When I was a teen, I struggled with feeling good about myself and my body. It’s crazy to think about that now since I had everything going for me. I didn’t fit the über skinny expectations for anything like a modeling career, but I really didn’t have a thing to worry about. That’s why the moment I heard I was going to have a little girl, I committed myself to being strong and a role model to my daughter.
When she was born with a limb difference, my head wouldn’t stop thinking about how culture is harsh on a person with all of his or her limbs… I realized it was up to me to make sure Jordan has an incredibly strong self-awareness and confidence. And I wouldn’t be able to do it alone. I would needs friends, activities and organizations to partner with to make sure Jordan hears the message that she’s just right… even while media and culture says otherwise. I want to do what I can to help her stay strong and prevent the effects of bullying. I guess that’s why I always think about the picture I have of little baby Jordan in her “perfect” shirt. I loved it. I love it. She is perfect.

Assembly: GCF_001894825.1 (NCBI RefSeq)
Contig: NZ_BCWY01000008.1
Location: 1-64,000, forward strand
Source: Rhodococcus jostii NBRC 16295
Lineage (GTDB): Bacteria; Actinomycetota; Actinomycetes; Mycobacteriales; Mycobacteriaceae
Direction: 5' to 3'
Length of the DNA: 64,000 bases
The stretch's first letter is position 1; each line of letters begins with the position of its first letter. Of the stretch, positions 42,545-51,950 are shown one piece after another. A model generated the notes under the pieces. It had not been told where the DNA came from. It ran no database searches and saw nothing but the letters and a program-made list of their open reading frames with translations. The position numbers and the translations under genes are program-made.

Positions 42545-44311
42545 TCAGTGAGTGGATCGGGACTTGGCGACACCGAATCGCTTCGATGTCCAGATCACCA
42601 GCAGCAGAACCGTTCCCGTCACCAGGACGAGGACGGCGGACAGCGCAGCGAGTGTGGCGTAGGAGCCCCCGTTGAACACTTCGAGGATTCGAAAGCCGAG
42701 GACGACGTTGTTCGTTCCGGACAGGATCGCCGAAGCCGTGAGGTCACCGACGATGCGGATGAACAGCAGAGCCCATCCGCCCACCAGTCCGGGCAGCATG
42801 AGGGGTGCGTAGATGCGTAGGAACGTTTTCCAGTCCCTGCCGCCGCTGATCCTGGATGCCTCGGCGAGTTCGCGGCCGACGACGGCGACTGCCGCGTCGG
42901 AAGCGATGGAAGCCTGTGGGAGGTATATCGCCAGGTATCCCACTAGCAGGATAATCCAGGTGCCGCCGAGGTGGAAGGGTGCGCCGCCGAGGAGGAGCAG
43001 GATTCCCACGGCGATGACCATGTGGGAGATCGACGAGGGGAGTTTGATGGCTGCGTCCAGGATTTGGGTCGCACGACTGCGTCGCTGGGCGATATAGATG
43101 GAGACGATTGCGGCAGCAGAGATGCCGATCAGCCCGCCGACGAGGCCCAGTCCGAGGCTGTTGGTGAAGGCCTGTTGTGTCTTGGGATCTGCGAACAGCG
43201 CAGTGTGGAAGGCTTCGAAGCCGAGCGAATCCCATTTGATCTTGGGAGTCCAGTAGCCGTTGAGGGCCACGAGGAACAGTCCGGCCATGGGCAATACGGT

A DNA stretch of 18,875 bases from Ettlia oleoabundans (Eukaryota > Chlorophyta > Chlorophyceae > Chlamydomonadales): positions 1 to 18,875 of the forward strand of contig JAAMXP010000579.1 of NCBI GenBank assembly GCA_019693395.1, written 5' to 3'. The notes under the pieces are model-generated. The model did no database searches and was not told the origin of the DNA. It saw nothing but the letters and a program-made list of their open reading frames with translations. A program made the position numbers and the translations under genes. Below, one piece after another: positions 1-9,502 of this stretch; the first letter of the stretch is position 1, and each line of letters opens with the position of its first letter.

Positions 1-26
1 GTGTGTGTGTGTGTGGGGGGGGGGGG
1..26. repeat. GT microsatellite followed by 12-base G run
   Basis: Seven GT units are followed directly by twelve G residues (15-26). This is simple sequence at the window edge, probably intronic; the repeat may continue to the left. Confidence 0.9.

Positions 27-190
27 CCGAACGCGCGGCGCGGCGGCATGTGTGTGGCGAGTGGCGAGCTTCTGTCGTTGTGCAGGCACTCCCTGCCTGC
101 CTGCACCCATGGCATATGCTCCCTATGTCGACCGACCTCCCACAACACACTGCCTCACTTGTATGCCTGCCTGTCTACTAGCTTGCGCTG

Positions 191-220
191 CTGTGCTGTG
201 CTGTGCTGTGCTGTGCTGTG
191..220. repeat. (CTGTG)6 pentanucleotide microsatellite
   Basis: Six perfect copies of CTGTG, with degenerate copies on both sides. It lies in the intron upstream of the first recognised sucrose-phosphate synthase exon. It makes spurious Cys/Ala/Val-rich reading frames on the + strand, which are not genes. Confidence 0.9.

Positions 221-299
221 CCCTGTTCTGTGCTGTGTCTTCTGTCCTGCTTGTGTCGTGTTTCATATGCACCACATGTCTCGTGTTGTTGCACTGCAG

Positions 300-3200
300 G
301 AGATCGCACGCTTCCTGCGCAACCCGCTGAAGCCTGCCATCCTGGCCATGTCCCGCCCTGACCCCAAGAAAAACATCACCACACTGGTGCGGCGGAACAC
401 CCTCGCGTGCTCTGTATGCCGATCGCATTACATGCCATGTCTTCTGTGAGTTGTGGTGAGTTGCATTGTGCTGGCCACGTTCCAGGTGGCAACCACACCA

I know other parents worry about these kinds of things. But I am unsure how to feel when I read about a mom who had her seven-year-old daughter’s ears pinned to help prevent bullying. You can watch the story about it on ABC News. Surgery at seven? That seems so extreme, but I’m not the mom of this little girl. So she has the choice to do what she thought was best. The interesting part is how the mom talks about how most of the bullying came from adults and not children at this point in her daughter’s life. I kind of understand this since I’ve had more adults express open shock about Jordan’s difference. Children tend to stare or point or just openly ask what’s going on.
My form of bullying prevention is self confidence, not surgery. I want to make sure I have the resources to support Jordan and any of her friends. Here are a few that I’m really focused on these days:
Operation Beautiful – This is a really cool site that talks about the beauty in all of us with a simple note. The woman who started the campaign encourages us all to leave notes in public restrooms that remind you that you’re beautiful. Seriously. It’s such a simple great idea.
Girls Leadership Institute – I haven’t had a chance to personally get involved with this group yet, but I am inspired by the positive message it sends to girls and the many opportunities it brings for girls to learn about confidence and leadership.
BlogHer’s Own Your Beauty – This is a yearlong conversation on the BlogHer site that is focused on what women find beautiful. I’ve found some incredible stories here. I highly recommend it.
Please share me your links. I think the more we work together, the more positive we can share with the general public and our children, the better the childhood… The better our world!